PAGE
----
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Saturday, July 19, 2008

Does The New McCain Ad Have Subliminal Messaging?

Is there a subliminal message in the new John McCain ad titled, "The Obama Iraq Documentary: Whatever the Politics Demand"? That is the question being asked by some.

YouTube URL here and video below:

John McCain released a seven minute mini documentary about Barack Obama comparing statements made by Obama about Iraq, on different occasions and making comparisons to other statements made at different times.

If that ad is frozen at one specific moment it shows, for a fraction of a second, Obama framed by the following prominent letters: “a l q D.” The I is a capital i but can be mistaken for the the letter L in certain fonts.

As the ABC News blog points out, if you put the letters “al qD” into the search feature of google, you get this response: “Did you mean: al qaeda.”

The question being asked now is, was this intended as a deliberate subliminal message?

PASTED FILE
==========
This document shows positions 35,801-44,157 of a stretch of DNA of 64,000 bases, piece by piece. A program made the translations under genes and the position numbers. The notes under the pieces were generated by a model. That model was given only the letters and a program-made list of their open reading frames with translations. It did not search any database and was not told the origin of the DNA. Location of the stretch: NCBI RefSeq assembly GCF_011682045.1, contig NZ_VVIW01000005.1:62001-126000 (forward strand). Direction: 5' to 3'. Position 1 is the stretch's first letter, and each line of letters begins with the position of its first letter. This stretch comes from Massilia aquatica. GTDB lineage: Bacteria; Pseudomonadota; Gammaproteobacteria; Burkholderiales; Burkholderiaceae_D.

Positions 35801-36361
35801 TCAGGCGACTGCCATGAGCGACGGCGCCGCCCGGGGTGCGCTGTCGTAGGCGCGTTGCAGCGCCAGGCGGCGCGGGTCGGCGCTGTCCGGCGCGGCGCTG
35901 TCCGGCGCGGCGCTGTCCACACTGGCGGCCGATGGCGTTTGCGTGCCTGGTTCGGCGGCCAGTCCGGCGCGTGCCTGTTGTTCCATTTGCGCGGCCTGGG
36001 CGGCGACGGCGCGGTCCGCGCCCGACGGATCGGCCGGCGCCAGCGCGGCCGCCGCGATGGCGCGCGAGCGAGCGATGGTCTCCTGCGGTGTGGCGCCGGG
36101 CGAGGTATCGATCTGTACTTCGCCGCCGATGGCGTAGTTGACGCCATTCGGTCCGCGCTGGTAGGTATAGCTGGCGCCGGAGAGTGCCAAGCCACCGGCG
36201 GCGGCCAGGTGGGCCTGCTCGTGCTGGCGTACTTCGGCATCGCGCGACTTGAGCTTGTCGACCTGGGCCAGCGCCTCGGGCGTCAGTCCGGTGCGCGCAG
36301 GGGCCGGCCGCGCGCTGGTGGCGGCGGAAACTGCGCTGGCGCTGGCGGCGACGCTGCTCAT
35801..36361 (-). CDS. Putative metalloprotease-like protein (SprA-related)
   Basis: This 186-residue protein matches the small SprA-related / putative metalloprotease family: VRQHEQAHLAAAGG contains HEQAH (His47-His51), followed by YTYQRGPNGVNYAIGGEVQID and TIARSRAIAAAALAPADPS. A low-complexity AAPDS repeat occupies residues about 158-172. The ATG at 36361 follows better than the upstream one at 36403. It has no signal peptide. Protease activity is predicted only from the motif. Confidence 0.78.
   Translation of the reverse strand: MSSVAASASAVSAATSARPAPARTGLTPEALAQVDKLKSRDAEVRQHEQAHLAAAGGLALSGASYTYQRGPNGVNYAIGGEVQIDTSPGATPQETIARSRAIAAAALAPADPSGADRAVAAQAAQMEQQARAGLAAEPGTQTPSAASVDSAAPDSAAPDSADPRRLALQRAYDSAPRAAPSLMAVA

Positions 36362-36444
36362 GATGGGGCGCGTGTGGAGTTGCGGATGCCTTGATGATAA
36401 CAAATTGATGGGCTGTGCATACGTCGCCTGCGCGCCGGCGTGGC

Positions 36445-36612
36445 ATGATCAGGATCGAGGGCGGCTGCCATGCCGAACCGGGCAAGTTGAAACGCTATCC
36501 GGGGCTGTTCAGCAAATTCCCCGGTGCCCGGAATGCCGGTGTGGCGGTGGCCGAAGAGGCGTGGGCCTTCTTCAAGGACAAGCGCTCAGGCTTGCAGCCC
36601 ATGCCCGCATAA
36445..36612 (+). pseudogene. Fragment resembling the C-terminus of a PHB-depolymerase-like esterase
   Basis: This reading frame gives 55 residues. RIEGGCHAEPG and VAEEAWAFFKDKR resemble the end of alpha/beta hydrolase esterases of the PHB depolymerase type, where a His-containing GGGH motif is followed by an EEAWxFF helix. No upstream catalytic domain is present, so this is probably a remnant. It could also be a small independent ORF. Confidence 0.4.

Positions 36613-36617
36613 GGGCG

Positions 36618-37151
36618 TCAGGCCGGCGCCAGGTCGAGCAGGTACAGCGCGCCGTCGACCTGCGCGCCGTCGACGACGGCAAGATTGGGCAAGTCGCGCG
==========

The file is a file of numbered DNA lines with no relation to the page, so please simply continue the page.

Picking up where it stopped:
A subliminal message, as described in Wikkipedia (as a reference) is " a signal or message embedded in another medium, designed to pass below the normal limits of perception. These messages are unrecognizable by the conscious mind, but in certain situations can affect the subconscious or deeper mind and later actions or attitudes.

According to McCain spokesman Brian Rogers, the lettering was creating using a text randomizer, where a computer program randomly chooses the text that appears. Rogers goes on to state, for the record, "The idea that it’s in any way done by the campaign intentionally is preposterous."

He goes on to state that since the mini documentary's release on Thursday, hundreds of thousands of people have viewed it and no one had asked about those letters until ABC.

Rogers concludes with, "It’s so subliminal, even when it’s freeze-framed, it’s incomprehensible. We didn’t freeze-frame every frame in an eight-minute video to trouble shoot what liberal-bloggers might attack us for.”

According to Matthew Dowd who is a former strategist for President Bush who is now an ABC News consultant, he asserts that something like this should have been noticed before release and he goes on to state, "Part of what you have to do in a campaign is prevent the unintentional problem -- and that’s a problem. We know what’s happened with this ever since 2000 -- it’s a problem to do that. It’s either a malpractice problem of somebody who did this, or it’s an oversight problem. I’m much more inclined to think it’s oversight.”

Was it deliberate? Is it the over-active imagination of those looking for nefarious intent?

You decide, watch the video and comment below.